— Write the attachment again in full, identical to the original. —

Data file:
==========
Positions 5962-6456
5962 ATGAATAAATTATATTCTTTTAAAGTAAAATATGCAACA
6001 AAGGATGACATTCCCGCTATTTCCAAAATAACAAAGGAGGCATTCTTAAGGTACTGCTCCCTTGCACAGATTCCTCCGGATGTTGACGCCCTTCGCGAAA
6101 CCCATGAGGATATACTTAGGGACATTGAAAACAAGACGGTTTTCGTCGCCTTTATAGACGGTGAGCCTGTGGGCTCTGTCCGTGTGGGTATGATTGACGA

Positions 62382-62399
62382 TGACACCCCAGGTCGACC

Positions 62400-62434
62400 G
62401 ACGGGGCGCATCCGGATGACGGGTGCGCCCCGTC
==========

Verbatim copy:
Positions 5962-6456
5962 ATGAATAAATTATATTCTTTTAAAGTAAAATATGCAACA
6001 AAGGATGACATTCCCGCTATTTCCAAAATAACAAAGGAGGCATTCTTAAGGTACTGCTCCCTTGCACAGATTCCTCCGGATGTTGACGCCCTTCGCGAAA
6101 CCCATGAGGATATACTTAGGGACATTGAAAACAAGACGGTTTTCGTCGCCTTTATAGACGGTGAGCCTGTGGGCTCTGTCCGTGTGGGTATGATTGACGA

Positions 62382-62399
62382 TGACACCCCAGGTCGACC

Positions 62400-62434
62400 G
62401 ACGGGGCGCATCCGGATGACGGGTGCGCCCCGTC